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Microfluidic device for studies of primary cilium direction sensitivity
KTH, School of Engineering Sciences (SCI), Applied Physics, Cell Physics.
KTH, School of Electrical Engineering (EES), Microsystem Technology.
KTH, School of Electrical Engineering (EES), Microsystem Technology.
KTH, School of Electrical Engineering (EES), Microsystem Technology.ORCID iD: 0000-0001-9552-4234
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2005 (English)In: Proceedings of µTAS 2005 Conference, 2005, 1416-1418 p.Conference paper (Refereed)
Abstract [en]

This paper presents a novel method for studying cilia forming cells in asymmetric microfluidic environments. It has previously been shown that bending the primary cilium by a fluid flow will give rise to a calcium signal, but the sensitivity for flow direction has so far not been studied. The microfluidic device presented here was designed for control of the local direction of fluid flow on the cellular level, and thus, enables studies of cellular response to a direction controlled cilium movement. Cells seeded on cover slips form cilia with the average length 2.9 μm after three days in culture and 4.3 μm after four days. Distinct calcium peaks were found after the initiation of flow in the channel. By using a microstructured flow system we have been able to study the sensitivity of confluent COS 7 cells expressing primary cilium to changes in fluid flow.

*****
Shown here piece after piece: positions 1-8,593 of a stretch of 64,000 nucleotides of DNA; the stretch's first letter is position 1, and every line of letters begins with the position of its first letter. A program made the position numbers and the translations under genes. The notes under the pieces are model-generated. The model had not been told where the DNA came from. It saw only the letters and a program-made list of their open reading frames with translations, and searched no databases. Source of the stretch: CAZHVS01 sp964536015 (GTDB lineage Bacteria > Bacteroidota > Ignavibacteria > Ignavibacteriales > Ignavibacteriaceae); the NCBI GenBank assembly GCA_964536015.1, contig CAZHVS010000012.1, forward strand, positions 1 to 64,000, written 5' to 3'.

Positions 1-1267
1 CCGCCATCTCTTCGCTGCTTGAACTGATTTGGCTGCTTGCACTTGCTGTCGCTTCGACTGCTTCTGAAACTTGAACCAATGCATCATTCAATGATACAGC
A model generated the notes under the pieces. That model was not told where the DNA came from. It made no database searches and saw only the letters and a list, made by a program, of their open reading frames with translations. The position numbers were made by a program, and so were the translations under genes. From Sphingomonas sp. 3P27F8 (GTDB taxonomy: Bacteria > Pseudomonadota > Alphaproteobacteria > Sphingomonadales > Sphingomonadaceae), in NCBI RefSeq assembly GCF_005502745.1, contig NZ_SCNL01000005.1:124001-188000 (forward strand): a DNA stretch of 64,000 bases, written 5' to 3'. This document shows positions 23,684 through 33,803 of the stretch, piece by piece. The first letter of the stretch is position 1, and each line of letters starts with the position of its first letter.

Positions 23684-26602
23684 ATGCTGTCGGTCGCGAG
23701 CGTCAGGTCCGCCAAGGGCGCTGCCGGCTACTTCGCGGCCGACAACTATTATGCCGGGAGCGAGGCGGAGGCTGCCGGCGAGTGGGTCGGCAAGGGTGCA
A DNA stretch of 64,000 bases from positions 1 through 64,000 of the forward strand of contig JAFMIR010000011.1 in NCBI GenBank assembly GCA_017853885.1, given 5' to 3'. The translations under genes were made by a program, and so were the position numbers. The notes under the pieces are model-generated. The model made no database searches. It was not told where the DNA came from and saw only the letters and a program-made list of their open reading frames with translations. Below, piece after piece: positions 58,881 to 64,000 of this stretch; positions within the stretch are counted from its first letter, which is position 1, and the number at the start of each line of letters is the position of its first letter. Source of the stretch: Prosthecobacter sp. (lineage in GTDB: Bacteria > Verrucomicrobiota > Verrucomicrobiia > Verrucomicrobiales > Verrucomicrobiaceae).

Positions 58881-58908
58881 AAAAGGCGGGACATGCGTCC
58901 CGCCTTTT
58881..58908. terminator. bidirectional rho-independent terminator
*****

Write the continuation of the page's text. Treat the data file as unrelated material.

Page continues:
Place, publisher, year, edition, pages
2005. 1416-1418 p.
Keyword [en]
asymmetric flow, primary cilium, direction sensitivity, microfluidics
National Category
Engineering and Technology
URN: urn:nbn:se:kth:diva-77815ScopusID: 2-s2.0-84902474430ISBN: 0-9743611-1-9OAI: diva2:492099
9th International Conference on Miniaturized Systems for Chemistry and Life Sciences October 9-13, 2005, Boston, Massachusetts, USA
NQCAvailable from: 2012-02-08 Created: 2012-02-07 Last updated: 2012-03-22Bibliographically approved

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